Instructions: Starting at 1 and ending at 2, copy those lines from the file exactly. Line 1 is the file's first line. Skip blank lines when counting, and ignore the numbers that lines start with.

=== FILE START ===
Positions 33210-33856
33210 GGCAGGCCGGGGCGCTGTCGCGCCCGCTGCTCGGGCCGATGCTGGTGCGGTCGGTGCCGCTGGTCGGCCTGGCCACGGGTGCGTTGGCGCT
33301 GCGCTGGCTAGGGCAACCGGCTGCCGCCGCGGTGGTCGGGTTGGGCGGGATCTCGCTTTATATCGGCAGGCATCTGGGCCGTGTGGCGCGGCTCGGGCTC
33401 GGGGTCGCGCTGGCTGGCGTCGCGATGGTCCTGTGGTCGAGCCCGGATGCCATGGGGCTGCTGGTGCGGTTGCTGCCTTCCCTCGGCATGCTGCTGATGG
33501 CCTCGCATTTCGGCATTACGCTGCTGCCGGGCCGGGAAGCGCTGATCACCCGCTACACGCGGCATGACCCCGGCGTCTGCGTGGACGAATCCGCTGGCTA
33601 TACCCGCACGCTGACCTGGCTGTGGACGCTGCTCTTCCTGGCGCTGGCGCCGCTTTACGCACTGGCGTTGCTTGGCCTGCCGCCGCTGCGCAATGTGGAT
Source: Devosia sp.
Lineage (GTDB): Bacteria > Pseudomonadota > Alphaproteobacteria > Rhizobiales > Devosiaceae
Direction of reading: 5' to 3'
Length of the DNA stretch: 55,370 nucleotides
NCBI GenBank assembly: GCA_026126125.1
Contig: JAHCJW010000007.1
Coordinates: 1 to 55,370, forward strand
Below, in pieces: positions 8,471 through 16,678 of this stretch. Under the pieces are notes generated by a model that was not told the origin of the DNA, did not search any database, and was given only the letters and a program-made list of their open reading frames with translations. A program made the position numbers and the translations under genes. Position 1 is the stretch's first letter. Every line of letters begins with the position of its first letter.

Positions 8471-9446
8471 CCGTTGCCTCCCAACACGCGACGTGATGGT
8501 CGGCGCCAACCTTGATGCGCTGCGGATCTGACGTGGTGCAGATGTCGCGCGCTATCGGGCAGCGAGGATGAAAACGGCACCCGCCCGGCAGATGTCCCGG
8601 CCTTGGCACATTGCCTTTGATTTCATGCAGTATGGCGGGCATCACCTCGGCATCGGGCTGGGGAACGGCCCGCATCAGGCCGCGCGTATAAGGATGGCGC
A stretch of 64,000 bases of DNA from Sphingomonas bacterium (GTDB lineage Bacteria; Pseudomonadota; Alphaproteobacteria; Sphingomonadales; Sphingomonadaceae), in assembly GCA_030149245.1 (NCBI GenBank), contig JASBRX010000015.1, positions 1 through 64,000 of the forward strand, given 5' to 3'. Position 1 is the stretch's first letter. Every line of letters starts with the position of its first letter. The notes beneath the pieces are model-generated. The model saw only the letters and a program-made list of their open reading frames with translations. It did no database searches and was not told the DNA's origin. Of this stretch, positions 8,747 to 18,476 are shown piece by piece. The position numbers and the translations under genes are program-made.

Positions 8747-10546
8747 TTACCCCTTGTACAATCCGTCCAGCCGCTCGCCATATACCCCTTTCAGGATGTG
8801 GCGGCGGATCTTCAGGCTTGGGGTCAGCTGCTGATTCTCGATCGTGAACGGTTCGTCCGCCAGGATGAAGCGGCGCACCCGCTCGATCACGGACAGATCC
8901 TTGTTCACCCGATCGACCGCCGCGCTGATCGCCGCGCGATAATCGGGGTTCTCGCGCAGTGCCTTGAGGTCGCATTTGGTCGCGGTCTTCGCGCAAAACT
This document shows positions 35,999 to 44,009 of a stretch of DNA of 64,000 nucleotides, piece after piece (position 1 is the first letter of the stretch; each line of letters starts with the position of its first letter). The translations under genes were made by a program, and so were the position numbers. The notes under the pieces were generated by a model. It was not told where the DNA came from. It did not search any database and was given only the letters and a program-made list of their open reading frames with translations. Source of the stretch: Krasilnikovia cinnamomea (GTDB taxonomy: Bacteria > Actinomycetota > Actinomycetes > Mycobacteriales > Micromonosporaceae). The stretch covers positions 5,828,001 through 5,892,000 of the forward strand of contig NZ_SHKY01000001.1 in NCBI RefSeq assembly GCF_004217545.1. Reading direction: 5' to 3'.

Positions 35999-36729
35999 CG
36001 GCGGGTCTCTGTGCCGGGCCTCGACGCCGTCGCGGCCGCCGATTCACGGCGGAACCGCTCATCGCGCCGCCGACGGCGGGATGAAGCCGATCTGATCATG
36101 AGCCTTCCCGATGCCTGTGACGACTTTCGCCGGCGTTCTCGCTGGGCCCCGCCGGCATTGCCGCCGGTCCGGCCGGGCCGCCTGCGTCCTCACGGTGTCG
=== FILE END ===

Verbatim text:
Positions 33210-33856
33210 GGCAGGCCGGGGCGCTGTCGCGCCCGCTGCTCGGGCCGATGCTGGTGCGGTCGGTGCCGCTGGTCGGCCTGGCCACGGGTGCGTTGGCGCT